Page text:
Challenging Conditions Persist Negative housing news and concerns of slower economic growth may need to take a backseat in the headlines for the time-being as the record run-up in crude prices continue. Housing, financials, and the credit crunch have been the main ingredients of the current downturn but when you throw in a record-setting two-day run in crude prices at the beginning of the month, it means more trouble is likely ahead. The wrath of the housing bust is still being felt as banks and builders continue to record write-downs on their balance sheets. The current shake-up at Lehman Brothers is a prime example that problems with financials are far from over. And while it is likely that the economy will not be able to rebound significantly until housing stabilizes, continued increases in crude prices will not help the cause either.

Friday the 13th didn' t prove to be such a bad omen for stocks this month. After sliding in several trading sessions earlier last week, Wall St. rallied in the final two days of trading to end the week. And while crude ended the day trading at under $134/barrel, it is coming off a new all-time high of nearly $140/barrel set earlier in the day' s trading session. The recent jump in crude prices has also shifted the Fed' s focus back to controlling inflation. Remarks out of the Federal Reserve early last week sparked a sell-off in equities while futures markets fully-priced in a Fed rate-hike before year-end.

The Economy The U.S. economy shed jobs for the fifth straight month of the year as the national unemployment rate shot up to 5.5%. The unemployment is now at its highest level since October 2004. Total non-farm payrolls fell by 49,000 in May while the economy has shed 324,000 jobs so far this year. Non-seasonally adjusted total non-farm employment in May was just 104,000 higher than in May 2007, a sizable drop from last month's year-over-year revised gain of 404,000 and a mere fraction of the 1,660,000 jobs created over the twelve month period ending in May 2007. Currently, non-seasonally adjusted total non-farm employment shows a figure of 138,393,000, a weak 0.08% gain over May 2007.

May's consumer inflation data showed a spike in inflationary pressures as higher food and rocketing energy prices sent the CPI higher. The Consumer Price Index in May increased 0.8% from April on a non-seasonally adjusted basis and increased 0.6% on a seasonally-adjusted basis. Energy prices rocketed 4.4% last month while food prices increased 0.3%. The core-CPI, which economists watch as a closer indicator of inflation because it excludes often volatile food and energy prices, increased just 0.1% on a non-seasonally adjusted basis while increasing 0.2% on a seasonally-adjusted basis from April. On an unadjusted basis, headline CPI increased 4.2% from its year ago levels while core CPI increased 2.3% year-over-year in May.

Housing Market National average mortgage rates increased jumped to 6.32% in the latest Primary Mortgage Market Survey released weekly by Freddie Mac on June 12th. This is the third straight week that rates have increased and the highest rates have been since October 2007. In the week ending June 6th, the MBA' s seasonally-adjusted Purchase Index increased to 376.2 from 333.6 in the previous week. Purchase applications rebounded in the past week after reaching their lowest levels since February 2003 in the previous week. The latest figure reflects a 12.77 percent increase from last week but a 19.04 percent drop from the same period last year.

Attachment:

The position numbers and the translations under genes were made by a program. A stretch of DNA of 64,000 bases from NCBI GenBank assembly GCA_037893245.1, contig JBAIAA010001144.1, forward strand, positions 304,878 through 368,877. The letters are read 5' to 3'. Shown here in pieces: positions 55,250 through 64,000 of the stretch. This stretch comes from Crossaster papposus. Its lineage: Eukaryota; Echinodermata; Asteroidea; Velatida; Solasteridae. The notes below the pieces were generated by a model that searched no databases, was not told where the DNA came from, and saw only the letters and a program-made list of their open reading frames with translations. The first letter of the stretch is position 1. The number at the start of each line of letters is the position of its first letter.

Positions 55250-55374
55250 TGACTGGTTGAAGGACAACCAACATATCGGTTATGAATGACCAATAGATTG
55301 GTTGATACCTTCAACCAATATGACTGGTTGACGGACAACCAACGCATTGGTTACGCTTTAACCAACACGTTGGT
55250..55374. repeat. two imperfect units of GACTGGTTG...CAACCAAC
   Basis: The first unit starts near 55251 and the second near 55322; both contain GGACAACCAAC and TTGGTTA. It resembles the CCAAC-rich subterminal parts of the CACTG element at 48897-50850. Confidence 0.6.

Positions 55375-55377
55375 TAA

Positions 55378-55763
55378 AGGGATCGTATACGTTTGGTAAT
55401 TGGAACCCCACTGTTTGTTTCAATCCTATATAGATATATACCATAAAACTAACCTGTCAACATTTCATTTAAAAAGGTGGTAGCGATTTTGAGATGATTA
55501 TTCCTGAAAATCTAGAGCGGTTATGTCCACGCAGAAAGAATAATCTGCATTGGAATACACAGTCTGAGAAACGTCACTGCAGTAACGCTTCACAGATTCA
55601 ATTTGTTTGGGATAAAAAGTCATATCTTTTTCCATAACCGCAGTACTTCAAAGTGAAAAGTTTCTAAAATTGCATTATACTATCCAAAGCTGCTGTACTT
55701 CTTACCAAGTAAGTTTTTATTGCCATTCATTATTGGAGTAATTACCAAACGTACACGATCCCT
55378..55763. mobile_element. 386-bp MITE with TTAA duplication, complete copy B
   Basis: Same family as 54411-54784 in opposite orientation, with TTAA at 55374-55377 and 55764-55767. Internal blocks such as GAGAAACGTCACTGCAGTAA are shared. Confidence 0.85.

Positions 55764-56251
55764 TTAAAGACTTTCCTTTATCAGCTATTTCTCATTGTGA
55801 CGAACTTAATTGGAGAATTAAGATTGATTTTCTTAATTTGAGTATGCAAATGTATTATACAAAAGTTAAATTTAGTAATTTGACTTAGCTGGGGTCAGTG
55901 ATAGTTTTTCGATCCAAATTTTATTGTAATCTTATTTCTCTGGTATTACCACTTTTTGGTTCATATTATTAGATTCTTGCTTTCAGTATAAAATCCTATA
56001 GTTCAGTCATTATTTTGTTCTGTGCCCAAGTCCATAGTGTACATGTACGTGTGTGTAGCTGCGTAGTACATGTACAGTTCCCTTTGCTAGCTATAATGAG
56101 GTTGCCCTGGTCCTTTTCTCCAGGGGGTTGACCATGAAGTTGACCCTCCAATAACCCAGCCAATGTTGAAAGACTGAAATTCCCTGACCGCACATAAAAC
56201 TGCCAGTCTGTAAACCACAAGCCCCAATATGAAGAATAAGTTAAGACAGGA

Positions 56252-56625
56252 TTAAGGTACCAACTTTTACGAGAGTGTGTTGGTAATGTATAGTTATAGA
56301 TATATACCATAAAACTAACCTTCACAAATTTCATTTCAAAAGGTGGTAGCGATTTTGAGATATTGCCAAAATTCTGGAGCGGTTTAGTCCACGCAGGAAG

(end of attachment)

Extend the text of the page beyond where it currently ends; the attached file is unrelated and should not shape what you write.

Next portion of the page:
New and existing home sales moved in opposite directions in April. New home sales posted a rare 3.3% increase in April to a seasonally-adjusted 526,000 homes, up from a revised March figure of 509,000. This is the first time since October 2007 in which seasonally-adjusted annualized sales have posted a monthly increase. Sales for the previous three months, however, were revised lower by 30,000 units. At the current sales pace, there are 10.6 months of new homes supply on the market. The number of new homes for sale continued to decline as builders continue to scale back production. New home inventory declined to 454,000 which is the lowest it has been since May 2005. In April, median new home prices rebounded from its lowest levels since September 2006 in March to $246,100 in April. It was also the first time since November that median new home prices recorded a year-over-year gain.

Annualized sales of total existing homes declined 1.0% in April to 4.89 million units. Sales of existing homes are down 17.5% from the 5.93 million units in April 2007. Median existing home prices in April increased for the second straight month to $202,300 from a revised $200,100 in March. The number of existing homes for sale increased jumped 10.5% to 4.552 million units in April. At the current sales pace, there are 11.2 months of existing homes supply on the market. Existing home affordability declined slightly in March due to the increase in median existing home prices.

Market Highlights:

Philadelphia, PA

240 net new home sales during April 2008 with a median minimum price of $449,975

Washington, DC-MD-VA 770 net new home sales during April 2008 with a median minimum price of $512,990

San Francisco Bay Area, CA 654 net new home sales during April 2008 with a median minimum price of $601,990

Chicago, IL-IN-WI 854 net new home sales during April 2008 with a median minimum price of $336,900

Los Angeles, CA 150 net new home sales during April 2008 with a median minimum price of $510,000

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Learn more about markets featured in this article: San Francisco, CA.